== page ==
The stories in this collection are unifed by a sense of dislocation. In each of the pieces, there is an underlying element of disturbance and disharmony. Resolution threads its way through the narratives while the characters struggle to navigate conscious choices and come to terms with new realities. A perspective that views the complexity of life journeys as a manifestation of intentional decisions, circumstances beyond one's control, and the need to reflect upon the combination of both in order to become fully realized, drives the narrative voices.
"Lucy Black arrives into the world of Can Lit with this compilation of beautifully written short stories that speak to the heart-felt intimacies of both her characters and her readers."
--Donna Morrissey, author of The Fortunate Brother
"Water don't always quench a deep thirst," speaks one of her characters, but Lucy E.M. Black's characters are a fresh drink of water in all their complexities. This collection is a glass brimming full with heartfelt narratives of people piloting through the denseness of life. Beautifully dark and light and honest and deep in the vulnerabilities we dwell in and share. A charming and gifted new voice in the growing landscape of Canadian literature."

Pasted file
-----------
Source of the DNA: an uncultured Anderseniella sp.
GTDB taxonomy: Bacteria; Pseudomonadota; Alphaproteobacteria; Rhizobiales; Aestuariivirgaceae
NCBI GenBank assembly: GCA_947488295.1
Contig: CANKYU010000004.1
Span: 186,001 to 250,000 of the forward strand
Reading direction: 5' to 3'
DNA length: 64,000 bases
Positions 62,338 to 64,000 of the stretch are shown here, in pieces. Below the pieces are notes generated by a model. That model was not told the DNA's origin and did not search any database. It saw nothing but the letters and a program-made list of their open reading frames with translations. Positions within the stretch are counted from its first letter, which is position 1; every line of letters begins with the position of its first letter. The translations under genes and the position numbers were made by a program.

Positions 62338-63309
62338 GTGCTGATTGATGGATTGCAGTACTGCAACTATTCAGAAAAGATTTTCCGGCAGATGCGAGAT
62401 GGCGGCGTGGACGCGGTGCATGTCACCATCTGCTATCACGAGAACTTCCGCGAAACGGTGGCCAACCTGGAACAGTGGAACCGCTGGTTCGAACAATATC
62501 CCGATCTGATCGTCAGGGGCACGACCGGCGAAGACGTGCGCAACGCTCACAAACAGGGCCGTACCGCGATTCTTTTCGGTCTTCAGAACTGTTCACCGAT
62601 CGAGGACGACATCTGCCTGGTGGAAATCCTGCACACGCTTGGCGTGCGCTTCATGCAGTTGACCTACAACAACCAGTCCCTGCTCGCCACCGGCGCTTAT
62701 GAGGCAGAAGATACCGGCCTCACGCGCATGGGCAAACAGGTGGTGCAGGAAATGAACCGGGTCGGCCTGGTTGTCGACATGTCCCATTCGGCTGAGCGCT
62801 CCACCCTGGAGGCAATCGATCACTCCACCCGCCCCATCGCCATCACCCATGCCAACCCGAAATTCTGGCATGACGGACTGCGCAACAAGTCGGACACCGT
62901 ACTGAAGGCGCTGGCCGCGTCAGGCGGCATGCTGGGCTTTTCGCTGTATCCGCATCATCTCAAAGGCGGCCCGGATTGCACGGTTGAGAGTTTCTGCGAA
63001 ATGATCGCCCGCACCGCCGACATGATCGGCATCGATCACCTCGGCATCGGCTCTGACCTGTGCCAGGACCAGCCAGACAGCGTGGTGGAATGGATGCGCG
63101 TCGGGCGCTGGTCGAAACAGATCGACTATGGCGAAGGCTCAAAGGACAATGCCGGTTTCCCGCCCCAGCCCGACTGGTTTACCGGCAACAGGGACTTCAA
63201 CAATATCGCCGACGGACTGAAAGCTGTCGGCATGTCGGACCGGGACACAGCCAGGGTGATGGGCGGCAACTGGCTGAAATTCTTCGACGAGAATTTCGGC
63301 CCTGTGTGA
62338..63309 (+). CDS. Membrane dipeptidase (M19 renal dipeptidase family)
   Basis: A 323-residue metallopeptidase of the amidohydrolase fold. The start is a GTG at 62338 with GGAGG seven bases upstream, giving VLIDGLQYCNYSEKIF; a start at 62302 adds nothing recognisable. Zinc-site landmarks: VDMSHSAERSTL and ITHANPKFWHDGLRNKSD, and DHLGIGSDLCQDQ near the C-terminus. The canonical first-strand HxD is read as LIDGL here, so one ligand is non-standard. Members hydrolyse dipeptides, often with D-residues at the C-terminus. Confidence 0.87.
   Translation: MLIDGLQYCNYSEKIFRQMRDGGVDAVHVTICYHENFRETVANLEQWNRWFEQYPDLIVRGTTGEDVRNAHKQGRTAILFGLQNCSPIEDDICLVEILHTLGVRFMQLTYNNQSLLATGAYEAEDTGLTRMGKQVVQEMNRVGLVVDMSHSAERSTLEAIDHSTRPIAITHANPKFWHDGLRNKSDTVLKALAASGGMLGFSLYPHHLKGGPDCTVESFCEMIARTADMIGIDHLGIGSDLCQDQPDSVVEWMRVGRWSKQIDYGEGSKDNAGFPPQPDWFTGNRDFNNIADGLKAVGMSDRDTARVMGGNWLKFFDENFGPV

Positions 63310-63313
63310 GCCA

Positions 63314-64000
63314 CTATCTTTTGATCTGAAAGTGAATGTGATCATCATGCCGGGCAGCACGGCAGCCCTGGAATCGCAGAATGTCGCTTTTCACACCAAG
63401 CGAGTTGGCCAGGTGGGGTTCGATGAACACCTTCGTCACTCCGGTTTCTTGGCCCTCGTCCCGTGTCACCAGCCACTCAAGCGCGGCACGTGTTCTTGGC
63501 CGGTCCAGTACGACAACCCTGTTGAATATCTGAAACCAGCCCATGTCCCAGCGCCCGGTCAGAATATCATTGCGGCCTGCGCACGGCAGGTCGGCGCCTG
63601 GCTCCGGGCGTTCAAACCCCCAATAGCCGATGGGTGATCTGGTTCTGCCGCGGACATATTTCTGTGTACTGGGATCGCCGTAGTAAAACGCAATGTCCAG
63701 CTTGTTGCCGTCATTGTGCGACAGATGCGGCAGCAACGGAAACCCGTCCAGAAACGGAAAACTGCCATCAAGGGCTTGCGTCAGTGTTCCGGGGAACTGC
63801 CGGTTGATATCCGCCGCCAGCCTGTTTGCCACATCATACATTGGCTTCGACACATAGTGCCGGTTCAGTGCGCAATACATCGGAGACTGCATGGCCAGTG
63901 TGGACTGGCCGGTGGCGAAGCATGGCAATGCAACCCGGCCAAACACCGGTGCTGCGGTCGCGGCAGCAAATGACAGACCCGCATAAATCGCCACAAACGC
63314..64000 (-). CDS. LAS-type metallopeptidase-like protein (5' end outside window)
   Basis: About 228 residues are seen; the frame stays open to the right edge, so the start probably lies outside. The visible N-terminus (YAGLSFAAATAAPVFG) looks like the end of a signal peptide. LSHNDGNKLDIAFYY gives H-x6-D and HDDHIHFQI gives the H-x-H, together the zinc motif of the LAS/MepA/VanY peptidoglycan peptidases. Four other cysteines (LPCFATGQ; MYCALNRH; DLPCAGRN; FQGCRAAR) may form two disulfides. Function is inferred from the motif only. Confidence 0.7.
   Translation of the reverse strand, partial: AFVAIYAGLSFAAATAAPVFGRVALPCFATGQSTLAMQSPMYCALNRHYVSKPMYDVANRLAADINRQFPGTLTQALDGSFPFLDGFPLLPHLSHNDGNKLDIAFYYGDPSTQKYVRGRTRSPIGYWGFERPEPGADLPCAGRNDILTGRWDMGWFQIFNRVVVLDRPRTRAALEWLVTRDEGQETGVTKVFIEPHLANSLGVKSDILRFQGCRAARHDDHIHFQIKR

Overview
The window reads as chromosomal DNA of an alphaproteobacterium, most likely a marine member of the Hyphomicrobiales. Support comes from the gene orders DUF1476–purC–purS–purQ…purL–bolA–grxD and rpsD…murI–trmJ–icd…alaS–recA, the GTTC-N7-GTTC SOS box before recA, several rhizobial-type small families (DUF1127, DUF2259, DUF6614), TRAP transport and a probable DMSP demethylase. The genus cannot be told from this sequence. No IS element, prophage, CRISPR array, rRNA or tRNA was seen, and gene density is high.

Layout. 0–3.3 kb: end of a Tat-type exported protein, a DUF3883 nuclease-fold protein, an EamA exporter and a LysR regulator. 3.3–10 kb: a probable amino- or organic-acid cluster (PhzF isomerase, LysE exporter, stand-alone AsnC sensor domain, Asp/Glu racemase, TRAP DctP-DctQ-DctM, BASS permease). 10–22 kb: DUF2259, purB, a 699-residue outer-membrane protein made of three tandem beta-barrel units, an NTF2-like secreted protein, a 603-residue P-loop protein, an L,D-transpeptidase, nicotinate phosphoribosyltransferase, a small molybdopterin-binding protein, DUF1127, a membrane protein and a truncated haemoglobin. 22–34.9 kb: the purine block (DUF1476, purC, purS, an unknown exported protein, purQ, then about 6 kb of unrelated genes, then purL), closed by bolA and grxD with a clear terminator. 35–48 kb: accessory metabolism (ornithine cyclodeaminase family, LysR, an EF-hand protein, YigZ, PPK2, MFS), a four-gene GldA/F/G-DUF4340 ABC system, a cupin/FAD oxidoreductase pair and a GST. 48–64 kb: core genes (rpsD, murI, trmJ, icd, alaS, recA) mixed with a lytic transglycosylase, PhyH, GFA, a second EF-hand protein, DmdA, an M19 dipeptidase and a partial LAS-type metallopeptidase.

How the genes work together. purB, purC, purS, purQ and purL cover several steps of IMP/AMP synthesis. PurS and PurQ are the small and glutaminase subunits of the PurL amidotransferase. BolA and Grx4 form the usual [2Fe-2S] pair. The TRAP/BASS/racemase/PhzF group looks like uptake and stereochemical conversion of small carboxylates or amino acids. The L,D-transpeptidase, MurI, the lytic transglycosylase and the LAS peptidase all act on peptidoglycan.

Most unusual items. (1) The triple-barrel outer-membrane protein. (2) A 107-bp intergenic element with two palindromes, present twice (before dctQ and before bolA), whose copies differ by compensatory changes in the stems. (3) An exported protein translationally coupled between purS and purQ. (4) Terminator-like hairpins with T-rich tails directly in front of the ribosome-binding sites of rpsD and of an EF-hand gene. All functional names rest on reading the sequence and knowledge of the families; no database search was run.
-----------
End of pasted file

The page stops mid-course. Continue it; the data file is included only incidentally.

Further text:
--Gianna Patriarca, author of Italian Women and Other Tragedies and All My Fallen Angelas
"There will be no need for an editor to red-line superfluous text in Lucy Black's debut story collection, The Marzipan Basket. Stories drive in a straight-line narrative, drawing, pulling, the reader into an emotionally epiphanic event in the life of the protagonist, often interwoven with that of an I-narrator and, with strong images, revealing a depth of feeling you will recall and relate to from your own experience. Ever-present in the lives of the characters are the pain and consequences of abuse, cruelty, indifference, abandonment, loss and loneliness, struggle, poverty, and love. These stories reflect moments in time; slices-of-life to which there are no resolutions; in this, author Lucy Black trusts her readers to envisage their own coda.
--Rhoda Rabinowitz Green, author of Slowly I Turn, Moon Over Mandalay, and Aspects of Nature